Peak coal

Peak coal is the peak consumption or production of coal by a human community. Global coal consumption peaked in 2013, and had dropped slightly by the end of the 2010s.[1][2] The peak of coal's share in the global energy mix was in 2008, when coal accounted for 30% of global energy production.[1] The decline in coal use is largely driven by consumption declines in the United States and Europe, as well as developed economies in Asia.[1] In 2019, production increases in countries such as China, Indonesia, India, Russia and Australia compensated for the falls in the United States and Europe.[2] However, coal's structural decline continued in the 2020s.[3]

Peak coal can be driven by peak demand or peak supply. Historically, it was widely believed that the supply-side would eventually drive peak coal due to the depletion of coal reserves. However, since the increasing global efforts to limit climate change, peak coal has been driven by demand, which has stayed below the 2013 peak consumption.[1] This is due in large part to the rapid expansion of natural gas and renewable energy.[1] Many countries have pledged to phase-out coal, despite estimates that project coal reserves to have the capacity to last for centuries at current consumption levels. In some countries coal consumption may still increase in the early 2020s.[4]

Peak coal demand

World annual coal consumption 1980–2019
Consumption trends in the top five coal-consuming countries 1980–2019

Although reserves of coal remain abundant, consumption of coal has declined in many countries. In 2016, Scotland closed its last coal-fired power plant,[5] accommodated by an increase in nuclear power generation (to 42.8% of 2016 output). Scottish renewable energy comprised 42.9% of 2016 output.[6] The term "peak coal" is now used primarily to refer to a peak and subsequent decline in global and national coal consumption. In 2016 experts estimated that China, the world's largest coal consumer, reached peak coal in 2013, and that the world may have passed peak coal.[7] However, in 2017, for the first time in four years, demand for coal rose.[8]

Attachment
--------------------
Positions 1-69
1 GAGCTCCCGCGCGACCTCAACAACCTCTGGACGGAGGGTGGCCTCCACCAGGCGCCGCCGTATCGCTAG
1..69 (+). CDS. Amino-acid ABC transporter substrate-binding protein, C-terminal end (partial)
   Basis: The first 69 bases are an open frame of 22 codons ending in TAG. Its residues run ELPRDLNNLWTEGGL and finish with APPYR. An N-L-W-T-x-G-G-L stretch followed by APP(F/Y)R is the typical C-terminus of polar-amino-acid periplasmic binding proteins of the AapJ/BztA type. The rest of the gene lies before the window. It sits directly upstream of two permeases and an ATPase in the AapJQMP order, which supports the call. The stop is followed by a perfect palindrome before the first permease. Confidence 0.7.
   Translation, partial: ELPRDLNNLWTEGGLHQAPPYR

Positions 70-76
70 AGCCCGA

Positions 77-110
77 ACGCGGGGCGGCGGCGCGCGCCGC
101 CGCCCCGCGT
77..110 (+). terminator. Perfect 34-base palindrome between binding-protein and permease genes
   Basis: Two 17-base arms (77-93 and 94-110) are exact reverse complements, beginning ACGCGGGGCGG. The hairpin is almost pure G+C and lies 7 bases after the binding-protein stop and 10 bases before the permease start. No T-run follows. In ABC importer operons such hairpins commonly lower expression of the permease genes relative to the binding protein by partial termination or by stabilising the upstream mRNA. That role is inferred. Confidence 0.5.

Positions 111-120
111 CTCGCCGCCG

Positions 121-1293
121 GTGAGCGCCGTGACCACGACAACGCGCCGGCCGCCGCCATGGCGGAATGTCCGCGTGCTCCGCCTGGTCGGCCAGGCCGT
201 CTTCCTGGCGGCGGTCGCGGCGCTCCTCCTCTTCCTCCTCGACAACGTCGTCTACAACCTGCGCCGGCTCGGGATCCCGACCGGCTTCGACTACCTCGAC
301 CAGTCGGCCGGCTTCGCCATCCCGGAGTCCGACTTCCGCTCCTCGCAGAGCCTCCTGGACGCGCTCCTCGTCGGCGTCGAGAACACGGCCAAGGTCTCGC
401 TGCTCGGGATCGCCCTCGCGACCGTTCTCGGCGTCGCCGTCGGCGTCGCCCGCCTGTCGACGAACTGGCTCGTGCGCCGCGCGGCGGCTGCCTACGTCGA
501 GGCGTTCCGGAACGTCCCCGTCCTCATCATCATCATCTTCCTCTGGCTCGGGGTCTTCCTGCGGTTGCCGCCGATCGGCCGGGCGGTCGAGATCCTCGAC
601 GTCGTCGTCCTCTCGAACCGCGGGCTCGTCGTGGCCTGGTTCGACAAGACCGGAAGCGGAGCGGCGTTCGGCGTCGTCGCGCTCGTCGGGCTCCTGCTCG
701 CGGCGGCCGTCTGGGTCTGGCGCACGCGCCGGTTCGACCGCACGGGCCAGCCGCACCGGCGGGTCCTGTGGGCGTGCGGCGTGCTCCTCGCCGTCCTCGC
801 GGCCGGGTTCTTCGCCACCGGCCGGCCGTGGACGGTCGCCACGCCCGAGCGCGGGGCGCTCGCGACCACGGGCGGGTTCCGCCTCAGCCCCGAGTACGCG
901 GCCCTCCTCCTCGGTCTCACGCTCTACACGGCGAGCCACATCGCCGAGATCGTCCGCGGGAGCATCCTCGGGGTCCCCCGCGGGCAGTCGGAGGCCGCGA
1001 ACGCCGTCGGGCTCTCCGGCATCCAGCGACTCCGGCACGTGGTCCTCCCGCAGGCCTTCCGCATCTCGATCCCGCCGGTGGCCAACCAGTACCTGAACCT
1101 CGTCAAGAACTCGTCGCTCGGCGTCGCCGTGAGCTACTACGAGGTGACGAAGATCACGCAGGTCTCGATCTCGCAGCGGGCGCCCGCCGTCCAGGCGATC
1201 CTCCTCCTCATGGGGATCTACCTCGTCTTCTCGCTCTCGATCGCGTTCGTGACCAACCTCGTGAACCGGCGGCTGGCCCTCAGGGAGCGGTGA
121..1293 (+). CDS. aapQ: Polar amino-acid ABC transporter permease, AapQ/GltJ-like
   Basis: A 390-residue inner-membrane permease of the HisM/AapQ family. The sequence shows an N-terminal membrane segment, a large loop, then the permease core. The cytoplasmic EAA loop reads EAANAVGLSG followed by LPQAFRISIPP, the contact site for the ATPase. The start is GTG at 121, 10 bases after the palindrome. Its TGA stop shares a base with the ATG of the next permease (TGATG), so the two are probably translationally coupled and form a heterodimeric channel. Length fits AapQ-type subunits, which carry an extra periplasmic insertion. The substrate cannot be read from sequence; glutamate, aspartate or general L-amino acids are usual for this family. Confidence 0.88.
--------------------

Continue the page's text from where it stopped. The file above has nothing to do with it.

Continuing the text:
As of 2015, China accounted for 50.0 percent of world coal consumption. Chinese coal consumption fell in 2014 and 2015. The last previous decline in Chinese coal consumption had been in 1997 and 1998. While consumption in China and the United States declined in 2015, that of India continued to rise and, in 2015, India surpassed the United States and became the world's second-largest consumer of coal.[9]

Peak coal production for individual nations

Coal production trends 1980–2019 in the top five coal-producing countries (US EIA)

As of 2018, the top coal-extracting countries were China (46.0%), India (9.5%), US (8.6%), Indonesia (6.8%), Australia (6.1%)


China is the largest consumer and mines the most out of the countries that produce coal. In 2019 the IEA predicted that coal use would plateau in 2022,[10] whereas UBS bank forecasts 2023.[11] In 2020 China set a carbon neutral target date.[12][13] In 2021, the government ordered all coal mines to operate at full capacity at all times, including holidays; approved new mines, and eliminated restrictions on coal imports.[14]

As of 2020, over half of the world's coal-generated electricity was produced in China.[15]